Report

Australian Government funding for schools explained - March 2013

8 Mar 2013
Description

There is much anticipation about the future of school funding with proposed new arrangements for school funding scheduled to be presented to the Council of Australian Governments (COAG) meeting in April this year. The meeting will be the culmination of the latest iteration of the debate about school funding that has been ongoing since the Australian Government announced its Review of Funding for Schooling (the Gonski Review) in April 2010.

The Labor Government took its first steps towards reforming school education funding when in 2009 it transformed a funding structure that in essence had been in place since 1974. It restructured its funding for schools, particularly for government schools, as a result of a new federal financial relations framework established through COAG’s Intergovernmental Agreement on Federal Financial Relations (IGA). The Government also implemented new programs that have resulted in increased funding for schools. Of these initiatives, it was the Building the Education Revolution (BER) economic stimulus programs that produced the greatest increase in funding, albeit temporarily and for infrastructure only.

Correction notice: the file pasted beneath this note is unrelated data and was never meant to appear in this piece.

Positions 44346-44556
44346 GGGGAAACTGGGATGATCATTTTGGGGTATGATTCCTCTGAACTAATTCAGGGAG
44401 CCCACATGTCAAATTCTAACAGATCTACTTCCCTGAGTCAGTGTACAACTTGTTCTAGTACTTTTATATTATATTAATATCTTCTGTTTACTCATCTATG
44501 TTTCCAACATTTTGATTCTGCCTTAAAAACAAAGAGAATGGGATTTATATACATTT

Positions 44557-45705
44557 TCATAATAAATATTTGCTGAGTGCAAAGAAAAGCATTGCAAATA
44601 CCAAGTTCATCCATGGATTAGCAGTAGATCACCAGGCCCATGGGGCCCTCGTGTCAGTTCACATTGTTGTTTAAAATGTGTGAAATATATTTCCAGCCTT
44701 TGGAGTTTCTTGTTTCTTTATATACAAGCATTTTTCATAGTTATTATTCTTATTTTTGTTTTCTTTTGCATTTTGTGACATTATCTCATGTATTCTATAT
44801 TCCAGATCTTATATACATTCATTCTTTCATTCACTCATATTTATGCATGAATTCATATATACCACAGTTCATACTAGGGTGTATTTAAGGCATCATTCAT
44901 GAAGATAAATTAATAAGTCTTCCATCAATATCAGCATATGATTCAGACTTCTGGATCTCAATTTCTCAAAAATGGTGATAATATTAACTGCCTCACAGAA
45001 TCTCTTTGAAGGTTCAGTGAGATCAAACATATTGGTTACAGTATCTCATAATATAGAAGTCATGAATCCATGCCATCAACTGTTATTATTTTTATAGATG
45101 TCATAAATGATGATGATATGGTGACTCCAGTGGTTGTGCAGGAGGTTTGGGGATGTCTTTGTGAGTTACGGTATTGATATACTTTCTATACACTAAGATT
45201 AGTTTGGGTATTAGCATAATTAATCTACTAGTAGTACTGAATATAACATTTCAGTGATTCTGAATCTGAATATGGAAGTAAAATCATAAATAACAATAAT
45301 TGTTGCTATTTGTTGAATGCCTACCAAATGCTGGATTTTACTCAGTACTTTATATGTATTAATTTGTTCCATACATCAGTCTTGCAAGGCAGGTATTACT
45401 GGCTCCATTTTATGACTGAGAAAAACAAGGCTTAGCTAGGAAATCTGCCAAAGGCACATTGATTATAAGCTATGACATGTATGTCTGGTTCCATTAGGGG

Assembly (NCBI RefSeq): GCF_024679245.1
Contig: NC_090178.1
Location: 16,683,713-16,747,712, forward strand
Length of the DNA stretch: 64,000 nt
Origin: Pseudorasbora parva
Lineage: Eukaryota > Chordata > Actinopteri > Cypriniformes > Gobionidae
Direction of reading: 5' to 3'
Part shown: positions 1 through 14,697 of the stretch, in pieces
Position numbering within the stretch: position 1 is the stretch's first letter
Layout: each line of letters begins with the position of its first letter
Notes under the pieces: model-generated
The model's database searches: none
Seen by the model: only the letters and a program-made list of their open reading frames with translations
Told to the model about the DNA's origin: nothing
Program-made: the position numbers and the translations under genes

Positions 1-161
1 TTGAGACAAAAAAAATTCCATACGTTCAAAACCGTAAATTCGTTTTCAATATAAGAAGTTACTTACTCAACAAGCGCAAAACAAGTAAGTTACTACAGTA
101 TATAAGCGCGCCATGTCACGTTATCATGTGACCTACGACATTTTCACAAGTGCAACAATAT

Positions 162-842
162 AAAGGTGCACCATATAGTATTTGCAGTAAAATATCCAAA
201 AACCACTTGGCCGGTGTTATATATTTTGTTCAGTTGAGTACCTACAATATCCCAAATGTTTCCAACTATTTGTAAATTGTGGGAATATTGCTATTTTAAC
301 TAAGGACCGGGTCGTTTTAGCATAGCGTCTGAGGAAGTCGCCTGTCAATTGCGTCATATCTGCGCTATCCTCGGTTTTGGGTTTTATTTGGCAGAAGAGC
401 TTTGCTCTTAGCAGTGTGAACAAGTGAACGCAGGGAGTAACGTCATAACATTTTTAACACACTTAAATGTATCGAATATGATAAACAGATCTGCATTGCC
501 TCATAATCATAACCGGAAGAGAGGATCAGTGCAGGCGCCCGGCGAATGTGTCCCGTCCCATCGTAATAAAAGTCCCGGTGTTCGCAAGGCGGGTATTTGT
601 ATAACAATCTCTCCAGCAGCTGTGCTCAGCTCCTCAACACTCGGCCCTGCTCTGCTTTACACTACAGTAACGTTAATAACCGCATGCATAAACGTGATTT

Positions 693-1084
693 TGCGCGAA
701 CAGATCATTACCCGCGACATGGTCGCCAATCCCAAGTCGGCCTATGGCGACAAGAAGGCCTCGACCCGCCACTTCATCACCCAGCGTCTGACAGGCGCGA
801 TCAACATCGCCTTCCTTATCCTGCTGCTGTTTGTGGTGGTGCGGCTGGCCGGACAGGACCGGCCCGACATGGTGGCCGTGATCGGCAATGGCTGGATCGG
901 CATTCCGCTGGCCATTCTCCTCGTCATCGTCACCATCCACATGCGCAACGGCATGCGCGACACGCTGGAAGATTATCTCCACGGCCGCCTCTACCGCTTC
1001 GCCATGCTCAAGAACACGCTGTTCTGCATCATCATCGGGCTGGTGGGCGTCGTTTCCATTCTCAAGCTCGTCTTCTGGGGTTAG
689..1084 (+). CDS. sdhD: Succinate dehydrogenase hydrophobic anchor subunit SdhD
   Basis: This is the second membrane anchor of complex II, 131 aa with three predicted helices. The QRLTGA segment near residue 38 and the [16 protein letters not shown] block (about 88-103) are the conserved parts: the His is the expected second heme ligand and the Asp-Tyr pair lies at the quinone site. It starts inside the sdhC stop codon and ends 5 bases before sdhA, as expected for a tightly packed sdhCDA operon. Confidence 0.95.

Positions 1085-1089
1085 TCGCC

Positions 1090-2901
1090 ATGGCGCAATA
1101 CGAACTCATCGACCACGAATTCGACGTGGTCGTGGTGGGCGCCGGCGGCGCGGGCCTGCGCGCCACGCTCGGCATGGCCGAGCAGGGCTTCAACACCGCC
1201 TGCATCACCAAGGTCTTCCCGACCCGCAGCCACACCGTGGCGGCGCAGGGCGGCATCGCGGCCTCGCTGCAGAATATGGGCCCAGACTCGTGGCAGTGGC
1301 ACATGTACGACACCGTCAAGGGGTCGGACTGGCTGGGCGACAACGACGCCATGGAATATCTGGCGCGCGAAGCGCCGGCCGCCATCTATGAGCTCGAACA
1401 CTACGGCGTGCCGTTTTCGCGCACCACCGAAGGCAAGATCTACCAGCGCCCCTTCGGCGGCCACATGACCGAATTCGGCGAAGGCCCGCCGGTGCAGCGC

Although the Labor Government has made some moves towards reforming school funding arrangements, the underlying historic pattern of ongoing government funding for schools remains essentially unchanged. In 2012–13 the Australian Government will provide an estimated $12.9 billion to schools, most of which (64.6 per cent) will be provided to non-government schools. Conversely, state and territory governments provide most of their funding to government schools.

This Background Note updates a previous version of this publication. Its purpose is to explain how the Australian Government provides funding to schools by answering some commonly asked questions. In doing this, the Background Note provides: a brief history of Australian Government funding for schools, explains the system of funding and examines expenditure trends. It also provides an overview of the final report of the Gonski Review and the Government’s response to date.

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Published year only: 
2013
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